Hear your stomach growling? Jesus had hunger too! So, what did he eat?
In this clip of The Faith Explained, Cale embarks on an exploration of the dietary practices in the time of Jesus. This discussion was prompted by a question from a listener named “David Crockett” from Houston, Texas, who brings an intriguing perspective to the table.
David, curious about the Roman practice of eating only one meal a day, wonders if this was also true for Mary, Joseph, and Jesus. His question stems from a personal interest in intermittent fasting and the historical origins of our current meal patterns.
Cale Clarke addresses this fascinating topic by referencing research from Jim Campbell. The first-century Jewish world, which Jesus inhabited, offered a rich variety of foods. The Gospels, particularly in Jesus’ parables, mention crops like wheat, barley, olives, grapes, lentils, and fava beans. Vegetables like onions, leeks, and garlic, along with fruits such as olives, grapes, date palms, apples, watermelons, pomegranates, and figs, were part of the diet.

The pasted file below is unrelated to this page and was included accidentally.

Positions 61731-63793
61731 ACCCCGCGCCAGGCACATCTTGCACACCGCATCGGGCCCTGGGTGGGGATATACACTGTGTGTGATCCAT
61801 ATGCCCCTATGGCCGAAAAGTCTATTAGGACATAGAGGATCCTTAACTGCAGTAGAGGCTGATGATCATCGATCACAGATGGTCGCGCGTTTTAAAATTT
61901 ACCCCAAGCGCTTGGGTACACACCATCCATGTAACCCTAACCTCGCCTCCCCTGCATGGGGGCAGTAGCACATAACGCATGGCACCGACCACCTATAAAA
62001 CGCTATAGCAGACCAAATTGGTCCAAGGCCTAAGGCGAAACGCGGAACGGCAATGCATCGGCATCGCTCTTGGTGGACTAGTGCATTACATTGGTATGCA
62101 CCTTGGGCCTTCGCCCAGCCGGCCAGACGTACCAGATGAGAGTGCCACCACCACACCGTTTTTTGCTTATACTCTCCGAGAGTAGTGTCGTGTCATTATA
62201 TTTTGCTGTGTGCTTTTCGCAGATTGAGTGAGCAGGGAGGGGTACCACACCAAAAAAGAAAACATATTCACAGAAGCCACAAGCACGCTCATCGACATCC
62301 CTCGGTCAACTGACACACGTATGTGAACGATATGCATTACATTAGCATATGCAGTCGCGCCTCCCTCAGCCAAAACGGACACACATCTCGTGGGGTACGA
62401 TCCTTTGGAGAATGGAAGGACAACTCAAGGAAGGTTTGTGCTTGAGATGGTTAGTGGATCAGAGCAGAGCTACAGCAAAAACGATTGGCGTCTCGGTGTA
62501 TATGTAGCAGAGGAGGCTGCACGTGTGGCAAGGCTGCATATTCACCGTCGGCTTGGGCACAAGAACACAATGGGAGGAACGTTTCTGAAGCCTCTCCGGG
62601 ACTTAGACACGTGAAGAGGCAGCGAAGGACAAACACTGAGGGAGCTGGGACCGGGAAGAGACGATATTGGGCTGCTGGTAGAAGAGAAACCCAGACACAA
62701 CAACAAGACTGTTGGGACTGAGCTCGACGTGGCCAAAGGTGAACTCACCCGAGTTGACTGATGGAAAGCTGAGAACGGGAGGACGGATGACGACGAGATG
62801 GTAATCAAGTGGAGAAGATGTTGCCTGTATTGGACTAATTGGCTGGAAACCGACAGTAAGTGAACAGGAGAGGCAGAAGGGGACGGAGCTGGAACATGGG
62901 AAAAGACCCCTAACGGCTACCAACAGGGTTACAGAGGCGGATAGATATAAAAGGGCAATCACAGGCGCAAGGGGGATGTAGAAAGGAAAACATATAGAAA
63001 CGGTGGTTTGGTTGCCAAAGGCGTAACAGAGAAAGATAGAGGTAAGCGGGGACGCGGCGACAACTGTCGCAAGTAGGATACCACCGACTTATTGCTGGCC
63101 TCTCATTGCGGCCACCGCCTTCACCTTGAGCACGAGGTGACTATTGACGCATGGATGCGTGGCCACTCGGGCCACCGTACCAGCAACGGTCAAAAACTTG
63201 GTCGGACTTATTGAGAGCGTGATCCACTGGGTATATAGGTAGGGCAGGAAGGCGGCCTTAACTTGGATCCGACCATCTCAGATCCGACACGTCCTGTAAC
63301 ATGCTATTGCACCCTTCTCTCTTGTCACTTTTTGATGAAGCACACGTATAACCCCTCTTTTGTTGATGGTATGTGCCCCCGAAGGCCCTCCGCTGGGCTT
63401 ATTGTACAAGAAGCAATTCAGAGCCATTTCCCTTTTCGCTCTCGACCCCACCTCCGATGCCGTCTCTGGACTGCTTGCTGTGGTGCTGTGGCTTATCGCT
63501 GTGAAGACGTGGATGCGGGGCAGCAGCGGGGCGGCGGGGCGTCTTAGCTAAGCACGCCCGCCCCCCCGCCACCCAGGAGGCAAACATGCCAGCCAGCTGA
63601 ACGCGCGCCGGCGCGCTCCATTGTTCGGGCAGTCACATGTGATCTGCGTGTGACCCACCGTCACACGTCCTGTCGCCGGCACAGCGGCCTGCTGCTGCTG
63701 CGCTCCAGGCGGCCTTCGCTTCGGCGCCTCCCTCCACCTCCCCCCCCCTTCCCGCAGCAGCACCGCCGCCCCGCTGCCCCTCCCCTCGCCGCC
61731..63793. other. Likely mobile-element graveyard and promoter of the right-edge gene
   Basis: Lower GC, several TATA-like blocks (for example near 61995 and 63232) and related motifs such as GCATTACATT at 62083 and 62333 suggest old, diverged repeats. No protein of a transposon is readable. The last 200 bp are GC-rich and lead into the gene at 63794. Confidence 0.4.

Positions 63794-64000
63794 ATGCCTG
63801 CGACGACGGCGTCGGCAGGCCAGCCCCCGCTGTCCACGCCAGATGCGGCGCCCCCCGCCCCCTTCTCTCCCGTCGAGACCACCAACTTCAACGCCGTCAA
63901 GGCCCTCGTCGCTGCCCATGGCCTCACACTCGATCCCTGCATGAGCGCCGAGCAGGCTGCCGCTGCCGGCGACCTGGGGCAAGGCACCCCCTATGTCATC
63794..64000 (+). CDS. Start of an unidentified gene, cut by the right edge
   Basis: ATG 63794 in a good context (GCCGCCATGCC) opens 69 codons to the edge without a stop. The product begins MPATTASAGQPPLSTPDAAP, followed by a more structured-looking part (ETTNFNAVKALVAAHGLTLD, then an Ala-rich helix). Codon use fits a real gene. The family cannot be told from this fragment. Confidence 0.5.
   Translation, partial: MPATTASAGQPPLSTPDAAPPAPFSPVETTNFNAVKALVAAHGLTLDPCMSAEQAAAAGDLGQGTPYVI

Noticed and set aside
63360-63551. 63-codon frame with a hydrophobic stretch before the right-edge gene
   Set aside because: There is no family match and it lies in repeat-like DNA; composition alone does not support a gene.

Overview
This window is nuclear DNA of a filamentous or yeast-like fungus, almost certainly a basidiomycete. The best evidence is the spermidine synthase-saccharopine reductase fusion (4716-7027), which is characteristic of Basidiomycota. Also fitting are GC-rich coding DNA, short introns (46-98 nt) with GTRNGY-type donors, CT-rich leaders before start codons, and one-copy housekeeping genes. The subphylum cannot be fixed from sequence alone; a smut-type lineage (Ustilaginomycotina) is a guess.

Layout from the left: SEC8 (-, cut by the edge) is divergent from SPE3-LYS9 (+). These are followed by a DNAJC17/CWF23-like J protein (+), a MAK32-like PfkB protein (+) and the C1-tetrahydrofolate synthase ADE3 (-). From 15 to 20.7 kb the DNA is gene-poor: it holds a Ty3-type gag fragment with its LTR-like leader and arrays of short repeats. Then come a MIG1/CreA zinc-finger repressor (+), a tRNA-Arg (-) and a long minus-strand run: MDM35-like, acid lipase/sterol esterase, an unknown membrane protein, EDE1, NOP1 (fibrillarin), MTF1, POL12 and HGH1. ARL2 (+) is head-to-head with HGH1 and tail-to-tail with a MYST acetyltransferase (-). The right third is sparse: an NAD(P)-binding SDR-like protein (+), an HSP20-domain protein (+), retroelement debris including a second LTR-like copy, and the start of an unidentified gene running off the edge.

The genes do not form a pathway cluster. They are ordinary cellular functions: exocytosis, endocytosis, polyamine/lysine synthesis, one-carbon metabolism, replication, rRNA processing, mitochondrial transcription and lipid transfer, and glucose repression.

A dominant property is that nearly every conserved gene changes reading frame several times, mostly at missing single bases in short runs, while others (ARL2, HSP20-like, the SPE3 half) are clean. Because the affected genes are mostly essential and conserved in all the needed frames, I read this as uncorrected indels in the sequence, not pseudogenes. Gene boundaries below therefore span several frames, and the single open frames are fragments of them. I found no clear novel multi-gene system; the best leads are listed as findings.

Are you hungry yet??
Interestingly, sycamores, a type of low-quality fig consumed mainly by the poor, also played a role in their diet. The diet was predominantly pescatarian, with fishing being a significant industry, as evidenced by figures like Zebedee and his sons, including Peter and Andrew.
Bread was a staple, baked daily and often used as a utensil for eating stews or thick porridges. While meat was rare, it was served during important feasts or to honor special guests. This cultural practice is vividly illustrated in the parable of the prodigal son, where a fattened calf is prepared to celebrate the son’s return.
Cale emphasizes the spiritual and communal significance of meals during this time. Meals were a sacred time for fellowship and gratitude, not only for the food but also for God’s blessings. Hospitality was paramount, and the Jewish tradition of welcoming strangers and sojourners for meals was deeply rooted in their history as former slaves in Egypt.
Cale wraps up with a reflection on the biblical account of the Road to Emmaus, where the importance of meal-sharing is highlighted in the recognition of Jesus through the breaking of bread.